stuffed Hamra waiting to be sewn up

Now you will need a large-eye needle and some cooking twine (I didn’t have any twine so I just used cotton yarn) for sewing up the belly of the fish.

All the Hamra sewn up

A close-up of my needlework!

Sewn up Hamra up close.

Now all you have to do is prepare your grill.  Grilling time will be approximately 1 hour.  Every 30 minutes turn the fish over so it will not char.  Do not turn the fish over before 30 minutes because it will break up over the grill and you don’t want that!

Hamra on the grill with some shrimp.

When the Hamra is finished serve on a platter.  When you get ready to eat it just peel away the skin.  Serve with the hashwa with a squeeze of lemon if you wish.

When I prepare grilled fish with hashwa I serve it with white rice, daqoos is optional, lemon wedges, and fresh greens.

If you so happen to plan a picnic on the beach in the evening all you need is a roaring fire, some lemons and bread from an Iranian bakery (khobuz Irani).


Red Snapper on FoodistaRed Snapper

Fish of the UAE – Sall

Today’s Fish of the Day is Sall which is part of the Carangidae family of fish.  I think that the English name for this fish is Brownback Trevally (someone let me know if I am wrong.)

MashaAllah my husband brought home this fish and it is huge!  It weighs about 3kg!  I could barely get it to fit in the camera’s frame! 

Sall is part of the Jesh family of fish.  Like the Garfa from yesterday it has small, smooth scales and is easy to clean.  The body of the fish is tall from top to bottom and is silver with a hue of yellow along the head, upper fin, and tail.  If you notice at the tail area, there is a raised ridge of hard scales that run from the tail to the middle of the fish…this is characteristic of fish in the Jesh family.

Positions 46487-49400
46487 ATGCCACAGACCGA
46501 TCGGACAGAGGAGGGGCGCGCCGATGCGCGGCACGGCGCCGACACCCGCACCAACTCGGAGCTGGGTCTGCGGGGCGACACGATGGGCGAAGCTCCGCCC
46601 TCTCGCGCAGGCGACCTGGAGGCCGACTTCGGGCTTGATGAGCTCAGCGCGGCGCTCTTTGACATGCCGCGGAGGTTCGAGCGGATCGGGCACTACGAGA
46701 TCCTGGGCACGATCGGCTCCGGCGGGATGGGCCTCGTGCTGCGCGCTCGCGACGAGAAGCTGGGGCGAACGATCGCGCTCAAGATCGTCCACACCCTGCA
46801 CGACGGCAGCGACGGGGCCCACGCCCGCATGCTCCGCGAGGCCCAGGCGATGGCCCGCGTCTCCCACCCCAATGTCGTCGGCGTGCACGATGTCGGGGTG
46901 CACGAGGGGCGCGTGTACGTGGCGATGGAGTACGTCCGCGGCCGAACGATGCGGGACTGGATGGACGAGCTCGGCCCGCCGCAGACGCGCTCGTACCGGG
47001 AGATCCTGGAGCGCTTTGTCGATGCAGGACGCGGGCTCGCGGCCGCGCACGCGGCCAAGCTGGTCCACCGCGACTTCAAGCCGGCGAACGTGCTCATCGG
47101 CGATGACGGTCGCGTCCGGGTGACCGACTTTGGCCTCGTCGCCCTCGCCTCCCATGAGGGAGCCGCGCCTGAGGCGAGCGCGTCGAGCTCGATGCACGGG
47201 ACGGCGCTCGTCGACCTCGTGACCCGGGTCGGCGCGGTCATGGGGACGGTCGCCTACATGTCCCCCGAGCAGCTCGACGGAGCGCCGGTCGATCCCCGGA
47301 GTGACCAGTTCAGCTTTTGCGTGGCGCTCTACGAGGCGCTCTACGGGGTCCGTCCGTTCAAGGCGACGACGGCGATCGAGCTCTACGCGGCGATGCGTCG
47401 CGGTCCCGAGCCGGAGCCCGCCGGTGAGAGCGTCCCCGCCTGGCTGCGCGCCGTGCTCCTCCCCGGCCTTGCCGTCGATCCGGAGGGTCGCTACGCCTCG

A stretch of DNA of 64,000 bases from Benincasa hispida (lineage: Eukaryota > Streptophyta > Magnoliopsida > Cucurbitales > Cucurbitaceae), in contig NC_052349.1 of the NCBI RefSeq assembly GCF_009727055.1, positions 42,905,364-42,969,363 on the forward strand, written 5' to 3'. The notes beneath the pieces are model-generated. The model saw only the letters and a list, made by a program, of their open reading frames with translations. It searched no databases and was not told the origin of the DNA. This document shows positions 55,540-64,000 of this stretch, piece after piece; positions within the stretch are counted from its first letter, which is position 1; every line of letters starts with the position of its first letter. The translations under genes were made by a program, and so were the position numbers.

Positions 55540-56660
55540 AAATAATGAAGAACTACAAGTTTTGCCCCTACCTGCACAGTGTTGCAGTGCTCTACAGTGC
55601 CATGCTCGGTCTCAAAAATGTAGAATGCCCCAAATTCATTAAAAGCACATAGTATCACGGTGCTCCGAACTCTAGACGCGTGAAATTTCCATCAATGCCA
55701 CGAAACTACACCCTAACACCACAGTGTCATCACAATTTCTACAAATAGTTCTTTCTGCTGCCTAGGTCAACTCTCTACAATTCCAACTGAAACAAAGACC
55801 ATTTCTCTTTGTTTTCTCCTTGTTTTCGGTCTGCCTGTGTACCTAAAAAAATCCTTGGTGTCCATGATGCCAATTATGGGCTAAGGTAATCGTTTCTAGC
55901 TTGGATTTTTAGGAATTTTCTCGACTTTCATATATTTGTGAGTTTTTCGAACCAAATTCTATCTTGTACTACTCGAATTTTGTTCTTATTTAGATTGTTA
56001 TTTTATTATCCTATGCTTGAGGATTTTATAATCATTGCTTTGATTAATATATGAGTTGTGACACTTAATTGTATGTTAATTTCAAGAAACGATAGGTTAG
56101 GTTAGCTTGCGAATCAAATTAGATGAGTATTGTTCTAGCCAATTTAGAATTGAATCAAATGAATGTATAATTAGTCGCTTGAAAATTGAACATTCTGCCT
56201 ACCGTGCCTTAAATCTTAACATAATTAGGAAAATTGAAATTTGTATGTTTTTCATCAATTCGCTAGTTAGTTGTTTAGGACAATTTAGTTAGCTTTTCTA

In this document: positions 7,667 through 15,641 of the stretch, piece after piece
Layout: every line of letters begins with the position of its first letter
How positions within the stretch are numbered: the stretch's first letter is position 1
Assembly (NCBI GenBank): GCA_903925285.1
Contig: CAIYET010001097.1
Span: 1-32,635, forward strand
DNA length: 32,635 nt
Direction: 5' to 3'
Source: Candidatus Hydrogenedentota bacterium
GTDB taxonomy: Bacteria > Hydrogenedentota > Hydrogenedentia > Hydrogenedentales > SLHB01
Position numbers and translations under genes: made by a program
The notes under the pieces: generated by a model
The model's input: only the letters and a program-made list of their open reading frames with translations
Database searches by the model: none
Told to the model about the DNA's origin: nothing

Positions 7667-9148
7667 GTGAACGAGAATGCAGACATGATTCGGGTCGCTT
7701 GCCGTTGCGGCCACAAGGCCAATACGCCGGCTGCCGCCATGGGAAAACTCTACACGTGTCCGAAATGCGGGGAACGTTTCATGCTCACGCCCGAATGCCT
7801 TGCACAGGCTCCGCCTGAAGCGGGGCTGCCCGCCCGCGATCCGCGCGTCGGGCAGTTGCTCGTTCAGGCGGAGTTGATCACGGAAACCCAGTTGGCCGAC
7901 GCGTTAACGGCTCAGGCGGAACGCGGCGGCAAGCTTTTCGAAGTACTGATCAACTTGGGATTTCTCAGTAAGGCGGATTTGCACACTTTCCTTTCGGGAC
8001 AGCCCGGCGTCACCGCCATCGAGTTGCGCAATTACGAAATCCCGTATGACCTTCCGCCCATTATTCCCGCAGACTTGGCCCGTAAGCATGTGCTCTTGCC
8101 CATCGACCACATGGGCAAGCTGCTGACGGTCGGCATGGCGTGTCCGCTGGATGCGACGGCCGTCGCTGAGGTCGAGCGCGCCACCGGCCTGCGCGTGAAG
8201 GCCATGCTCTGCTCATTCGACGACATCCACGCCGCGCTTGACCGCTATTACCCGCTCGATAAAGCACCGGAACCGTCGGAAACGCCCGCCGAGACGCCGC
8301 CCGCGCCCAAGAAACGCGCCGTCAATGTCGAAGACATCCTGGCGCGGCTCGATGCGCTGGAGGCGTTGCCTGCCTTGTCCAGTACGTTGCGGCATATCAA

Since this is a huge fish, it will be scaled and trim of the fins.  Then it will be cut from the top of the fish all the way to the belly and gutted so that it will make a “pocket”.  I will make a hashwa (stuffing) of herbs and spices  and place it into the “pocket”.

The recipe and how I will cook this fish follows in my next post, InshaAllah (Allah willing).

Be sure to come back tomorrow on more Fish of the UAE, InshaAllah.

Spicy Apple Muffins

The weather here in the UAE right now is wonderful.  The air in the mornings are cool and crisp.  I was awake at 4am and wanted to take advantage of this quiet time to make a special treat for my children.

I decided to make some muffins because what better way to wake up to a home filled with the sweet aromas of cinnamon and nutmeg.   (and I love the scent of nutmeg…especially when it is freshly grated!)

Spicy Apple Muffins

2 cups of sifted flour

2.5 teaspoons of baking powder

1/2 teaspoon salt

1 cup of sugar

3/4 teaspoon cinnamon

1/4 teaspoon nutmeg

1 egg

1 cup of milk

1/3 cup melted butter

1 large apple (peeled, cored, and shredded)

Preheat your oven to 425F.  Brush muffin tin with some butter.  Add the sifted flour, baking powder, salt, sugar, cinnamon, and nutmeg into a mixing bowl.  Mix well.

In a small bowl, mix the egg, milk, and butter.  Add this to the dry ingredients and mix just enough until the dry ingredients are moistened.

Fill the muffin cups about 3/4 full.  Bake for 20-25 minutes.

This makes 12 moist, delicious muffins!